Super news in time for Super Bowl
» SEE ALSO: Fans snap up big TVs for Sunday's big game
AN estimated 25,000 Hawaii households will get the Super Bowl in high-definition on cable Sunday, due to an agreement reached locally between KGMB-TV and Oceanic Time Warner Cable yesterday.
"We're extremely pleased and very happy to announce that we've successfully reached an agreement with Oceanic Time Warner Cable -- and we will be broadcasting the Super Bowl in high-definition television to everyone in Hawaii who is capable of receiving the signal," said Rick Blangiardi, general manager of KGMB.
Norman Santos, vice president of operations for Oceanic was also "happy" about the development, financial terms of which were not disclosed.
Oceanic will activate Channel 937 for KGMB-HD at about 8:30 a.m., in advance of the network's pre-game shows. KGMB-HD will go dark at about 7:30 p.m., following a KGMB-TV special about the UH Warrior football season, Santos said.
The station said earlier in the week that the CBS HD broadcast of the game would not be carried on cable, after Oceanic President Nate Smith went out of town, making it seem impossible to get the deal done in time, Blangiardi said.
Both companies have been inundated with encouragement, requests and demands for the big game in HD.
"None of us wanted to create that kind of ill will. Both companies are focused on ... the happiness of the people of Hawaii," Blangiardi said.
KGMB's HD broadcasts are available over the air to specifically equipped HDTV sets. However, Hawaii's topography prevents most viewers from receiving the signal, necessitating a subscription to HD service from Oceanic or a direct broadcast satellite company such as DISH Network or DirecTV.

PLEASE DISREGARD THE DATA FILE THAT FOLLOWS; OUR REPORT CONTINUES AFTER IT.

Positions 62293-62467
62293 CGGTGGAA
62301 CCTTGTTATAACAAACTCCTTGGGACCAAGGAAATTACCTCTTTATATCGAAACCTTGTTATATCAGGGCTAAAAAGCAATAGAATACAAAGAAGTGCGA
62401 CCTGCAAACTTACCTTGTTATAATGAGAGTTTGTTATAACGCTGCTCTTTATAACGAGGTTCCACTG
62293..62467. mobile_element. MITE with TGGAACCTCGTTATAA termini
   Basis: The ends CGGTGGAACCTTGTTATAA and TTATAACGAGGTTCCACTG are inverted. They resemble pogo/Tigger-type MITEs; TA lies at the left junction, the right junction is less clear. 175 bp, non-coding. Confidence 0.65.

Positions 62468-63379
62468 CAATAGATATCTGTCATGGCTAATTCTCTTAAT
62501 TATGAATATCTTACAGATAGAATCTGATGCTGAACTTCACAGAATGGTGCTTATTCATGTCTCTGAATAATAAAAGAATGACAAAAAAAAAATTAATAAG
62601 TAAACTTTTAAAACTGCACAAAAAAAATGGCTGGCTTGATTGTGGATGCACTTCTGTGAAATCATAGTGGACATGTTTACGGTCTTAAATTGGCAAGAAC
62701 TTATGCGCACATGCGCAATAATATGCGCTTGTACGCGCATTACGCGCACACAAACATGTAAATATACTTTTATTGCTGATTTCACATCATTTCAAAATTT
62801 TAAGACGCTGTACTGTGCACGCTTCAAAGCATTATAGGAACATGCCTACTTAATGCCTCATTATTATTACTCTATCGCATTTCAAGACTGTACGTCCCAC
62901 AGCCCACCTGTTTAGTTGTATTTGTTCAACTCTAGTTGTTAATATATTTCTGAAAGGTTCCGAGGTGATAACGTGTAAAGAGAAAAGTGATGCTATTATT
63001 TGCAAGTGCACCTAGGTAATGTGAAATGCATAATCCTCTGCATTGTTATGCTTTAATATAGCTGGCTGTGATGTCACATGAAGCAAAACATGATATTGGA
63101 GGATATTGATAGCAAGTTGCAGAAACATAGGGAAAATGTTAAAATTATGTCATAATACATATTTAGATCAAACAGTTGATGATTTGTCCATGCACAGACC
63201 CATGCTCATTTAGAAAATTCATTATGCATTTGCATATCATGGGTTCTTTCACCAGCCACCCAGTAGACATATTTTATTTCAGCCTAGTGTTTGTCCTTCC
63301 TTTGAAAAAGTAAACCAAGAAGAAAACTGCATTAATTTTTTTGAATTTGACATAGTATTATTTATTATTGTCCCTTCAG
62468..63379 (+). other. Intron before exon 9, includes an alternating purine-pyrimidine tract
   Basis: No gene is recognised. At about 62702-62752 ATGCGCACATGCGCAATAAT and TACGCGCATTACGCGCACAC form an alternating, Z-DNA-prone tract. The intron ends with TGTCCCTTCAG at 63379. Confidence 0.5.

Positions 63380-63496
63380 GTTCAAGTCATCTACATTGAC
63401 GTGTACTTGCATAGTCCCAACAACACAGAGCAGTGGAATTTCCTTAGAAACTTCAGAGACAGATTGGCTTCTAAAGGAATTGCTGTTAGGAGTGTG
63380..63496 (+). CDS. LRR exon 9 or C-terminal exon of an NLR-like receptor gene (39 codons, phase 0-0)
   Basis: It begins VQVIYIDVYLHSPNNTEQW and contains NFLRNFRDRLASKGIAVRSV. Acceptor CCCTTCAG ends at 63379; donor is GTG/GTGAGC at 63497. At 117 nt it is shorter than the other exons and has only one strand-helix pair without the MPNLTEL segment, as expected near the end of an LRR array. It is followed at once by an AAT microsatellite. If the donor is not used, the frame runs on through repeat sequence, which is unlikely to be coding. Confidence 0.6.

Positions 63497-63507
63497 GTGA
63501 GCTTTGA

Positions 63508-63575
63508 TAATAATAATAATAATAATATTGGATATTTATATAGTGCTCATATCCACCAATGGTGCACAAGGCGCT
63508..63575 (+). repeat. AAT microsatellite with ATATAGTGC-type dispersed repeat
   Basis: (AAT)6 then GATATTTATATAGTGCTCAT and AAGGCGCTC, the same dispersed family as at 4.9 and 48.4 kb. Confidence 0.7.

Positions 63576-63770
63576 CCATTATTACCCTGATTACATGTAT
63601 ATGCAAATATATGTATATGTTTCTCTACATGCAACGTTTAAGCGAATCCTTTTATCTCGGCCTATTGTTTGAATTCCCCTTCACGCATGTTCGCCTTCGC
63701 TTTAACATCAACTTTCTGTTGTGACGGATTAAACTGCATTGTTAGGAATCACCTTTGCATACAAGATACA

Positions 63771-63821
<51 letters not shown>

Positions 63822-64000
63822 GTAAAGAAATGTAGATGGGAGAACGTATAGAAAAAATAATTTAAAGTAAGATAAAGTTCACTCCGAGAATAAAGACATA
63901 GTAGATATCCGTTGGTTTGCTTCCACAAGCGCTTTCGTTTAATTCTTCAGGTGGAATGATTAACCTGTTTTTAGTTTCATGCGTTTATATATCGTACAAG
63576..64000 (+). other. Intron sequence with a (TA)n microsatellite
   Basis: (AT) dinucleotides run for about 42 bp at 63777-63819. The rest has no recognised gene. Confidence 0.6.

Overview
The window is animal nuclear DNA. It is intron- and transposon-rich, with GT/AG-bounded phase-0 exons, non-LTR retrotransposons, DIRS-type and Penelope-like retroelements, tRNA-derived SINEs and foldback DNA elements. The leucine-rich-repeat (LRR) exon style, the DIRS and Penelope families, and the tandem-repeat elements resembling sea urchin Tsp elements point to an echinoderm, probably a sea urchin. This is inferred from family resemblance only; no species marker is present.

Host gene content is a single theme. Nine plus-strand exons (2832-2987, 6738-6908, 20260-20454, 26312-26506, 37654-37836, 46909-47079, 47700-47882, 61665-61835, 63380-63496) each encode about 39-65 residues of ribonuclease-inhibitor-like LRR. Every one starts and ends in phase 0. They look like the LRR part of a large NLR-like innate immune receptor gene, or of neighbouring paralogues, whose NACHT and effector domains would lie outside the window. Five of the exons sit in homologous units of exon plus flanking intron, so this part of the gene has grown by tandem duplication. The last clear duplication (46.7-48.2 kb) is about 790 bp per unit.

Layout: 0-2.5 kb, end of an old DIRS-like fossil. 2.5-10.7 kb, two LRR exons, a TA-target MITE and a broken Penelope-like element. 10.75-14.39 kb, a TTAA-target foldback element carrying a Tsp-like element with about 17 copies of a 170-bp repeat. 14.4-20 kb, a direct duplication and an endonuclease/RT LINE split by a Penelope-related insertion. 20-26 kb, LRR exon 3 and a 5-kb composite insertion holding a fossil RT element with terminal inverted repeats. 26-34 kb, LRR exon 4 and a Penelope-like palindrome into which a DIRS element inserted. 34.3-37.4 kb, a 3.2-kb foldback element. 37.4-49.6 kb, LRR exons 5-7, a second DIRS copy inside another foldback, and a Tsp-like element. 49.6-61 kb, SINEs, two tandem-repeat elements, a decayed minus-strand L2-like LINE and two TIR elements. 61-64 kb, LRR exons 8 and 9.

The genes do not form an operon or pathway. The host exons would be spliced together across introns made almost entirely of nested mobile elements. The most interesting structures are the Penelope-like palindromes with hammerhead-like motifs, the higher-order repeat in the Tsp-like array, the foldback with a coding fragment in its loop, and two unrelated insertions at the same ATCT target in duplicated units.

KGMB is carried by both satellite providers, but there have been no HD discussions with either of them, Blangiardi said.
THE Super Bowl deal is just for the one day. Meanwhile, KGMB is the only major network affiliate whose HD broadcasts don't have a permanent cable channel.
It is the local manifestation of a national issue between broadcasters and multichannel distributors, such as cable and satellite companies.
"Negotiations are ongoing," said Maureen Huff, director of corporate communications at Time Warner.
"Conversations are continuing," said Ray Schonbak, acting president of the television division of Indiana-based Emmis Communications Corp., which owns KGMB.
At issue is broadcasters' increasing insistence that they receive compensation from multichannel distributors for the content stations provide. Cable companies resist, arguing that broadcasters use airwaves owned by the public.
Cable companies do pay for programming -- but historically, not to traditional broadcasters.
In 2003, Georgia-based cable company Cox Communications Inc., did battle with ESPN over the $2.61 per-subscriber rate ESPN charged Cox. Cox claimed that ESPN accounted for four percent of its viewership across 30 states, but the rate made up 18 percent of fees Cox paid its networks.
The issue has become white-hot, with the expiration of a retransmission agreement between Baltimore-based Sinclair Broadcast Group Inc. and New York-based Mediacom Communications Corp.
On Jan. 5, Sinclair ordered Mediacom to stop retransmitting the signals of its stations in 12 states, affecting 2 million viewers. The battle has been public and ugly and is unresolved, despite pleas to the Federal Communications Commission and members of Congress, including Hawaii Senator Daniel Inouye.
Sinclair has since reached a retransmission agreement with Time Warner Cable for 35 of its stations in 22 markets serving 6 million subscribers.
Officials at Emmis hope the Sinclair-Time Warner agreement and the local deal will pave a path to permanent placement of KGMB-HD on Oceanic.
is a reporter with the Star-Bulletin. Call 529-4747, fax 529-4750 or write to Erika Engle, Honolulu Star-Bulletin, 500 Ala Moana Blvd., No. 7-210, Honolulu, HI 96813. She can also be reached at: firstname.lastname@example.org